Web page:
Political animals

All the characters in the opera are involved in a dangerous power game, which no one plays as cleverly as Giulio Cesare and Cleopatra, sung by countertenor Christophe Dumaux and soprano Julie Fuchs respectively. ‘To sing the title role you need both virtuosity and charm. Christophe has it. And Julie is the perfect singer for the very nuanced role of Cleopatra,’ says Haïm.

Cleopatra’s political weapon is her attractiveness. ‘She literally sings that in the first act,’ notes Haïm. “A beautiful woman can have everything.”

But what does that say about her love music that we hear later? Are her feelings for Caesar fake? ‘No, I wouldn’t say that. You can never clearly separate her political motives from her romantic feelings. But they are all political animals’. When Caesar first sees her, she is disguised as a servant. “But he knows it’s Cleopatra! He’s just playing along”.

Sophisticated orchestral colors

Haïm’s face lights up as she explains how brilliantly Handel expresses all the different emotions.

“The music is so beautiful. Take the moment when Caesar learns that his rival Pompey has been killed. We read in About the lives of the emperors by Suetonius – and he probably romanticized it a little – that Caesar was really hard hit by this news. He reflects on the fragility of life, and Handel’s music is deeply moving. Like all the music of Cornelia, Pompey’s grieving widow.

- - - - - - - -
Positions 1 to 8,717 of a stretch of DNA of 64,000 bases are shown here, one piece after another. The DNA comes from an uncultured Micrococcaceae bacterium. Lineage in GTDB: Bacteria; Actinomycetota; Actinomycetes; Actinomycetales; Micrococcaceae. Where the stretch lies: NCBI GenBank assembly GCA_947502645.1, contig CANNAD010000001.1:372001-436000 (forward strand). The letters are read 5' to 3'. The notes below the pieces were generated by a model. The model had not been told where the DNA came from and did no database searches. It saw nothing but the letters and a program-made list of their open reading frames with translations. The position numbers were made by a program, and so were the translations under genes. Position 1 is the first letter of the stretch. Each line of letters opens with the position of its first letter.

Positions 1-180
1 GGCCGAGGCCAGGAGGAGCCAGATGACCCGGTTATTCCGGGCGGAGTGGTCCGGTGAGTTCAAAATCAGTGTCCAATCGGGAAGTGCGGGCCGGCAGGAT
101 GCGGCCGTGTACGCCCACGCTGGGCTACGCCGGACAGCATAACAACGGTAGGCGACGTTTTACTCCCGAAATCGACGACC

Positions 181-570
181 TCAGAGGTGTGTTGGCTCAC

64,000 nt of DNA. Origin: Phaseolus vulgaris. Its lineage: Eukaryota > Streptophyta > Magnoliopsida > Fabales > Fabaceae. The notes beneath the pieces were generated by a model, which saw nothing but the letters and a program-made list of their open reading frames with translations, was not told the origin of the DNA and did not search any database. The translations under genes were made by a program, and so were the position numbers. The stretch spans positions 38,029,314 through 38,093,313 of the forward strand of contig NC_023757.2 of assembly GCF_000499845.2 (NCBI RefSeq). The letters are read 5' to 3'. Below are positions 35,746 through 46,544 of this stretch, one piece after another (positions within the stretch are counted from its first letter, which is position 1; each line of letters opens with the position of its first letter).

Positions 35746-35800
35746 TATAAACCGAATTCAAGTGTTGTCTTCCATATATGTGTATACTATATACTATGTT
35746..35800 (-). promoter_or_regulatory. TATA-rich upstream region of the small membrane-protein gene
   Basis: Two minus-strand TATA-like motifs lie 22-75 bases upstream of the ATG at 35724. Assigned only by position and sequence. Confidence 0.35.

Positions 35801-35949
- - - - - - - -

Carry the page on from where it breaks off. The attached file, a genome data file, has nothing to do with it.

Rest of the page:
Rehearsal of 'Giulio Cesare'.  Sculpture Milagro Elstak

Rehearsal of ‘Giulio Cesare’.Sculpture Milagro Elstak

‘The lighter arias are also fantastic. When, at their first meeting, Caesar tells Cleopatra that nothing is more beautiful than her face, refined orchestral colors sound. The music paints the different moods and helps the singers color the words. Trading is never about one feeling. So not just despair, for example, but despair mixed with a little hope. This is what we do during rehearsals. Our singers are good actors who can convey subtle emotions.’

Line up

At the time of this conversation, the baroque orchestra Le Concert d’Astrée, founded by Haïm himself in 2000, is not yet in the country, but she already knows more or less what the event will look like. Haïm is also a harpsichordist (in Amsterdam she played the harpsichord in the acclaimed Monteverdi triptych by director Pierre Audi) and Julio Cesare will lead them from behind the harpsichord. The composer would have done that – Haïm and her ensemble strive for an authentic performance practice.

“Whether it’s possible always depends on the size of the theater and the stage, and whether, for example, you can raise the orchestra pit, because if the singers are too far away, they can’t see me.

‘Baroque music needs the direct contact between the musicians and the singers, otherwise conventions from the Romantic period can creep in unconsciously. In certain arias, the singers are accompanied only by a lute and a cello. It would then be ridiculous to conduct. You have to let them have their way’.

Julio Cesare. Dutch National Opera & Ballet, Amsterdam, 16/1 to 5/2.